By Dr Lindsay McMillan

A “disturbingly high” number of workers in the US have reported working in hostile or threatening workplaces – part of a global trend of distressed workers that has the experts worried.

Almost one in five Americans say their workplaces are hostile or threatening, according to a study co-authored by Harvard Medical School of 3,066 workers. 

Unfortunately, the US findings are largely consistent with the situation in Australia: half of Australian workers have experienced one or more serious incidences of conflict or negative impacts at work including verbal abuse or bullying.

It is no wonder then that 14 per cent of Australian workers experienced a mental or physical decline as a direct result of their work, and almost one in three have high stress levels often or always.

We need to take workplace culture more seriously. To improve Australia’s standing in the workplace stakes, a renewed focus on workplace relationships was urgently needed.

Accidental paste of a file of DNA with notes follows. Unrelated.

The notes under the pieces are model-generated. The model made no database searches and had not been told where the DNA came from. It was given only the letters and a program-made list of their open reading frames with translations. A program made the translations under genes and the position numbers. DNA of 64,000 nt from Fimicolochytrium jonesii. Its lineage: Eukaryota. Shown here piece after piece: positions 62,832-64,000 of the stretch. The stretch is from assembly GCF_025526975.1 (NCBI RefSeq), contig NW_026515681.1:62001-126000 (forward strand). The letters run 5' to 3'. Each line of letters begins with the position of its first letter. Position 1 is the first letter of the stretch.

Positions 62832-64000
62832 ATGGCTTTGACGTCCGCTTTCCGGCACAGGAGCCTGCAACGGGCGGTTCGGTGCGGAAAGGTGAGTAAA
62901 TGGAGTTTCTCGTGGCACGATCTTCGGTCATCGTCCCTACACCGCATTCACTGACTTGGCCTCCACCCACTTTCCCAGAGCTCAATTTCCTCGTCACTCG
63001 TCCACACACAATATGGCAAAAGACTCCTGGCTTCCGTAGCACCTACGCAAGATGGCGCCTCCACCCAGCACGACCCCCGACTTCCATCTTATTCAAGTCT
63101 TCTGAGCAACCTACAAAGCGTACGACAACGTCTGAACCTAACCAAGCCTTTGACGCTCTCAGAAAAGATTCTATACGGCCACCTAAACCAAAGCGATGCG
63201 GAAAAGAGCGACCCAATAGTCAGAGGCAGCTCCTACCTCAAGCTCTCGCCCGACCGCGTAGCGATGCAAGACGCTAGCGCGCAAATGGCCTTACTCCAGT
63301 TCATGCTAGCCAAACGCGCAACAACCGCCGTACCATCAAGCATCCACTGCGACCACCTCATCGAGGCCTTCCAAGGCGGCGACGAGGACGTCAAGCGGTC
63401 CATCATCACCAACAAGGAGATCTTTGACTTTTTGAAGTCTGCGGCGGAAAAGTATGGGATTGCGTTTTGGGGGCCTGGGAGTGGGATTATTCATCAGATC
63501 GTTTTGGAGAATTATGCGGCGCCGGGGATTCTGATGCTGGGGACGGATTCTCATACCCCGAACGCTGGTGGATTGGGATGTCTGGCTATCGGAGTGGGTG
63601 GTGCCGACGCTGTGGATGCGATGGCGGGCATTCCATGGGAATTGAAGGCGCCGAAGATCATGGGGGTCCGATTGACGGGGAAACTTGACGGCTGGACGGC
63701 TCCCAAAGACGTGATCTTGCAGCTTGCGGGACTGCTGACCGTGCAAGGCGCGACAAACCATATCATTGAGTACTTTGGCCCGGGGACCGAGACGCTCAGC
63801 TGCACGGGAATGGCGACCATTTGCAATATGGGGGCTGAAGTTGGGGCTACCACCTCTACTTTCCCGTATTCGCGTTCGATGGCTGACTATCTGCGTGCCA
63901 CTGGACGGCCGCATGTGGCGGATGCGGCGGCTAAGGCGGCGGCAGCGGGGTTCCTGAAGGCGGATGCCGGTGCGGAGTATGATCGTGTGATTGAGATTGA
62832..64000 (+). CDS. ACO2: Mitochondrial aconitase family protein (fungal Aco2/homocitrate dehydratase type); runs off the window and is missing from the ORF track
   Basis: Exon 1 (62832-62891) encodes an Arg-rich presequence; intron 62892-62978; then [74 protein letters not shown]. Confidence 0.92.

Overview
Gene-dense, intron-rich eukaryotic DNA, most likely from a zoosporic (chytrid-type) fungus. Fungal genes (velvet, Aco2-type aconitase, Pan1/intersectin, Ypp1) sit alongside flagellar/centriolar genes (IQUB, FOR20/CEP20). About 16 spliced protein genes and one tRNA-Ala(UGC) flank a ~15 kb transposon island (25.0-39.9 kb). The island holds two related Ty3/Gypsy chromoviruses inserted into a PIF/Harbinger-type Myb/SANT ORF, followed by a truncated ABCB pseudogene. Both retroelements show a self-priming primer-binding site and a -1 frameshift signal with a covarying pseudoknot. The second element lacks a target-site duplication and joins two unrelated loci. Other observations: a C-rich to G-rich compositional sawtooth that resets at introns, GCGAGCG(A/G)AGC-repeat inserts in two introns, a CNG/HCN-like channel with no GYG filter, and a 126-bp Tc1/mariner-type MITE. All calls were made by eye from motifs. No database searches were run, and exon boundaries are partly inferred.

Hostility can be external, and customer facing workers bear much of that burden, but, internal hostility and a threatening culture is bred when employees do not work together.

This is typical in highly competitive and highly punitive workplace cultures and it is up to leadership to change the nature of workplace relationships by example.

Something as simple as showing employees their development options can make a big difference to employees because it shows that you are thinking about their long-term prospects.

Our research shows that the four principles to keep workplace relationships healthy are engagement, development, inclusion and life enhancement.